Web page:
Having a dominant eye can be a problem, but Ethan Lowry explores how it doesn’t have to be.
As you visualise your target, before you even pick up a bow, the calculations have already been starting in your head. Under pressure, your brain is working overtime to figure out the distance of the target, the trajectory of the arrow, gradient of the land, surrounding terrain and nearby structures.
You may think it obvious that our eyes are involved in this process, but most people forget how delicate an organ they are, and, how easily we can take them for granted. We need to ensure our eyes are kept in the best possible health and treat them appropriately to ensure optimum vision on the day.
The need to wear glasses or contact lenses are often the most obvious ways in which our eyes can be affected. The most common reason for wearing these is because we have developed one of two vision conditions: myopia (near-sighted) or hyperopia (far-sighted).
As someone who is slightly near-sighted I can occasionally find it difficult to make out detailed objects in the distance (reading street signs while driving).
Others, who may be far-sighted will struggle to see objects closer to themselves (reading a book) The shape of our eyes will often determine which of the two we develop; being far-sighted usually occurs as the eye shortens, whereas near- sightedness develops when the person eye elongates.
Astigmatism is a third condition which affects the shape of the eye (specifically the cornea) and can result in blurred images in objects that are both near and far away.
These conditions are extremely common and nothing to worry about once treated. With both indoor and outdoor archery, you are much more likely to be affected by near-sightedness (difficulty defining objects far away) or astigmatism. A quick appointment to the optometrist will allow for a simple diagnosis and treatment; usually in the form of glasses or contact lenses.
As we all know, we have a dominant right or left hand; a right or left foot; but likewise we also have a right or left eye. This can also be paired with the vision conditions mentioned above. Eye dominance, like most other vision conditions, can vary in severity.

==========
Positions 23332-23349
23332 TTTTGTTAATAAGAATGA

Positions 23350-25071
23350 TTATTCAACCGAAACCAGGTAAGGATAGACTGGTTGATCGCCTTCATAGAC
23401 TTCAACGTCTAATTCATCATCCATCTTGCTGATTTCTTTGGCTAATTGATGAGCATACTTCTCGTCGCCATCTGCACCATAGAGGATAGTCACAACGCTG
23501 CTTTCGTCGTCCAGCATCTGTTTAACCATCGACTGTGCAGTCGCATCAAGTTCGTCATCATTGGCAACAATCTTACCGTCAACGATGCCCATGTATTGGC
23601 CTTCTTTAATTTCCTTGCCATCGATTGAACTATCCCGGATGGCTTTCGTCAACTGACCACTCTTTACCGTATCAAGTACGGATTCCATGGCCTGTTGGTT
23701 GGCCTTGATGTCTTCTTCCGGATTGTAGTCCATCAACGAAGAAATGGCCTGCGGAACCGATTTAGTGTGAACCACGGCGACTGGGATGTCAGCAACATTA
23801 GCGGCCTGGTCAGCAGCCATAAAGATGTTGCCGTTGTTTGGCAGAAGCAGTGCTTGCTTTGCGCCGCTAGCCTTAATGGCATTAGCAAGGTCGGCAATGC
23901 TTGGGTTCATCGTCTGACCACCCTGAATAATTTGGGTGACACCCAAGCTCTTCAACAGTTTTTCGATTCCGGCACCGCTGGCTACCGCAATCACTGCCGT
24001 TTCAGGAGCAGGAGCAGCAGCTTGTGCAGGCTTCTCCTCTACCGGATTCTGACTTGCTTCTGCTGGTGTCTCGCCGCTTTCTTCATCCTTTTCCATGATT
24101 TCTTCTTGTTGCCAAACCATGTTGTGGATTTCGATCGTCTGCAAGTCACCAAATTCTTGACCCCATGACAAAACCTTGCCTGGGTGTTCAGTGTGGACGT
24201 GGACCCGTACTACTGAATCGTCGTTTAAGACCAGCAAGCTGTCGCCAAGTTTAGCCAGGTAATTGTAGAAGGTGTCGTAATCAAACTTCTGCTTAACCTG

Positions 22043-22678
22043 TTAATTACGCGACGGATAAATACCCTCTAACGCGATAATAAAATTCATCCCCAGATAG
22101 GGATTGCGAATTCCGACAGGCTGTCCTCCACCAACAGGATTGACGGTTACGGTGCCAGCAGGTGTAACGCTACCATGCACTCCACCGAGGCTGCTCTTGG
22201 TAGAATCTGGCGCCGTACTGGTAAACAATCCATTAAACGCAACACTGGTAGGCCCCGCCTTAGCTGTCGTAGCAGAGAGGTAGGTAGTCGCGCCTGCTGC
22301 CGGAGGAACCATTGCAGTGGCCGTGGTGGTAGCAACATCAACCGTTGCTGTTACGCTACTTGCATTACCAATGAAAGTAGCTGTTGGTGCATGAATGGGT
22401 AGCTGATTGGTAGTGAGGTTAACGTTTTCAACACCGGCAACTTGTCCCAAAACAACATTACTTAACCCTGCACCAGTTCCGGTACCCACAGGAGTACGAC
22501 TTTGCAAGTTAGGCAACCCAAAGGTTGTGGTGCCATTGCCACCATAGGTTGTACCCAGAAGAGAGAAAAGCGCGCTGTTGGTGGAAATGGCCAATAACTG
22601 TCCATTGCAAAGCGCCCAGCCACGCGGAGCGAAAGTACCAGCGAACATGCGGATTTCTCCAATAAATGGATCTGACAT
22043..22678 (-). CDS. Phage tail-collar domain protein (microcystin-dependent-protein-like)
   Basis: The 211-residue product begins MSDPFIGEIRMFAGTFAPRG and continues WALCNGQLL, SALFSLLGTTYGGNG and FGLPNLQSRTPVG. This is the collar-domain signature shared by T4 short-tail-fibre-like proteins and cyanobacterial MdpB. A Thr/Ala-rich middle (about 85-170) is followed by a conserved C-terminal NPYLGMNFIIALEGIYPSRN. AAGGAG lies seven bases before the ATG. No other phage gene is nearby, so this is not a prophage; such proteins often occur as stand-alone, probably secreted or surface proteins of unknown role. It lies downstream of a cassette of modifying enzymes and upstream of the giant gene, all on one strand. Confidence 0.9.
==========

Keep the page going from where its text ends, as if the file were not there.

You may have a slight eye dominance that doesn’t actually affect your archery. You can however have the exact opposite which may significantly affect your accuracy. Most people catch on to this fairly quickly, especially if they have been introduced to the sport by a credible coach.
You can easily determine your eye-dominance through a number of tests, both at home and at the range. An efficient coach will often be able to ascertain this for you, indeed, it is often one of the first things tested on a beginners’ course, although it is well worth having another go and encouraging your club mates too. The most common test is the ‘Miles’ test – the archer extends both arms and brings their hands together to create a small opening between their hands (usually a small triangle). Then, with both eyes open, they focus on a distant object through the opening. They then slowly draw their hands back to their face and whichever eye the hand comes back to their dominant eye.
Another simple test you can perform would be to stand as if you were about to take your shot and with both eyes open, point at your target with as much accuracy as you can. Then, if you you shoot right handed, close your left eye, whilst keeping your finger pointing at the target. If you are no longer pointing at the target, it implies that your left eye may be dominant. This may require multiple attempts and it may benefit to perform this test with a closer object.
Some archers will have a master eye that is opposite to that of their master hand – right-handed with a left master eye or vice-versa. The master eye is the eye that the brain takes information from first. That information is then cross-referenced with information from the other eye and the brain builds a visual picture for us, allowing us to judge speed, distance and trajectory accurately. When we shut one eye, there is no input to cross reference; we have a one dimensional picture and cannot judge those three aspects as accurately.
Having a dominant eye doesn’t have to be a problem, but it can be. The best case scenario is if a right-handed archer has a dominant right eye, or a left-handed shooter with a dominant left eye. In these scenarios it allows the shooter to aim and loose their arrow with both eyes open.